Farmers Advocating for Solutions
Ambrely Ralph, with her husband Garett and his family, grows 2,200 acres of grains, oilseeds and forages near Arborfield, Sask.
The mid-30s couple both have off-farm ag retail experience, giving them a fresh perspective around handling ag plastics on the farm.
“We’re very familiar with Cleanfarms’ grain bag program through our work and have worked hard to promote it to our customers. This has resonated on our own farm,” says Ralph. “We’re lucky to have access to ag retailers close by who participate in the program.”
Ralph says one of the biggest challenges for farmers is that they tend to work in crunch seasons.
“When we’re in the midst of a busy season, there are more products being used, and a lot of packaging that comes with all the chemicals being used on the farm. It’s a lot of plastic,” she says. “It’s a struggle trying to keep things clean; the bulk and mess of it can be awkward.”
She wants to see ag retailers, equipment dealers and those selling bags to provide recycling information to farmers, not just groups such as Cleanfarms.
In Alberta, Assar Grinde has also been passionate about finding better solutions.
As a delegate with the Alberta Beef Producers, he motioned a couple of years ago to investigate recycling options and researched background for the board. In part, it helped form the eventual pilot.
Grinde runs a 1,300-acre commercial cow-calf and backgrounding operation in Ponoka County. As a livestock producer, his plastic use includes silage pit plastic, baler twine and net wrap, all difficult to reduce due to lack of sufficient alternatives.
“In the cattle business, plastic is imperative for the storage and transport of feed, preventing spoilage and maintaining feed quality,” says Grinde. “The big issue is that disposal is a problem; it doesn’t really break down and burning plastics outside of incinerators is not safe for human health.”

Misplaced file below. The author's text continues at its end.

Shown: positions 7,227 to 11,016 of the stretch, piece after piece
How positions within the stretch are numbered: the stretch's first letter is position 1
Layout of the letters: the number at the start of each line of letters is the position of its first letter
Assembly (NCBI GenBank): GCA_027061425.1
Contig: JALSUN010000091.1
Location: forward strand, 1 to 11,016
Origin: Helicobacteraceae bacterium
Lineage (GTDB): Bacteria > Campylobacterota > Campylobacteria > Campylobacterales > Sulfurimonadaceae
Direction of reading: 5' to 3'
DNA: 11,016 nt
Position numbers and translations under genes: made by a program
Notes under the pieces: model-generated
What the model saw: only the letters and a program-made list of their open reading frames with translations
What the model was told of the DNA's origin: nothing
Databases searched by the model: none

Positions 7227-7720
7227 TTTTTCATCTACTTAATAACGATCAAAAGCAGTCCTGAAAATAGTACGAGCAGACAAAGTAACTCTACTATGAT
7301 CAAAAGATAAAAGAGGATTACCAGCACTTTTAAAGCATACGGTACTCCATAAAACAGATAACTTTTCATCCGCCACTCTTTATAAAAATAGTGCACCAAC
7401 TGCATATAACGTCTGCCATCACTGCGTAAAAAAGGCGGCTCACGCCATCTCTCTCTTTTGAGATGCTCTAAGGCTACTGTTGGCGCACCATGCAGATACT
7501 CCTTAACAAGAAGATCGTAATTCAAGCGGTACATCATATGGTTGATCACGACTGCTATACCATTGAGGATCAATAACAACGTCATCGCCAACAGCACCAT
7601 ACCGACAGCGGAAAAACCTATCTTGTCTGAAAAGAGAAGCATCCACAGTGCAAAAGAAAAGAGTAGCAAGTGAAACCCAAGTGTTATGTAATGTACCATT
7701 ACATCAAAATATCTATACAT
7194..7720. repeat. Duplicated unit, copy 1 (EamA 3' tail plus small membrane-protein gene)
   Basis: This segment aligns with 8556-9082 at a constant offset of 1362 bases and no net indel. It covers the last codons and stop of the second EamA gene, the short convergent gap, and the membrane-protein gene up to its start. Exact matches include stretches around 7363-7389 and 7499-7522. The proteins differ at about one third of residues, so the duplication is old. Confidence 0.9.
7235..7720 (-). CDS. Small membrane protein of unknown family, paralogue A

Currently, Grinde takes what he can to his regional landfill in miniature totes where it is buried in a special area. As for the rest of his plastics, he’s stockpiling them for now.
He says Lacombe, Red Deer and Ponoka counties just agreed to begin a grain bag recycling program, but nothing for other ag plastics.
“Access to a program that will take the material is the biggest impediment, and with that, the distance to collection sites needs to be reasonable,” says Grinde.
He adds farmer education is a must. “It is hard to get us producers to change our ways. So, having a simple process, communicated clearly, will be important.”
As farmers dealing directly with substantial plastic waste, Grinde and Ralph have ideas around solutions.
Grinde would like to see more domestic recycling capacity. “Shipping it overseas is always a bit tenuous, as we have seen recently. Perhaps certainty of supply will help entrepreneurs in this,” he says.
Ralph suggests more advocacy towards manufacturers on being conscious of their own packaging at the front end. “Maybe there’s a way to reuse recyclable materials even before they become something to recycle,” she says. “Also, more concentration in products means you don’t have to use more jugs per acreage. It’s practical and sustainable.”
Farmers can also find ways to keep recycling simple. It can be as easy as having empty jug bags ready for collection, making storage easier or sharing items within the community.
For Ralph, she’s glad to see ag recycling starting to move into the mainstream.
“We hate seeing waste and garbage in our communities,” she says. “We live here, we farm here, we’re growing the land. To come across empty cases and jugs blown off someone’s truck is frustrating, but it’s a reality. We’re doing as much as we can to take care of our own, to promote it and encourage others.”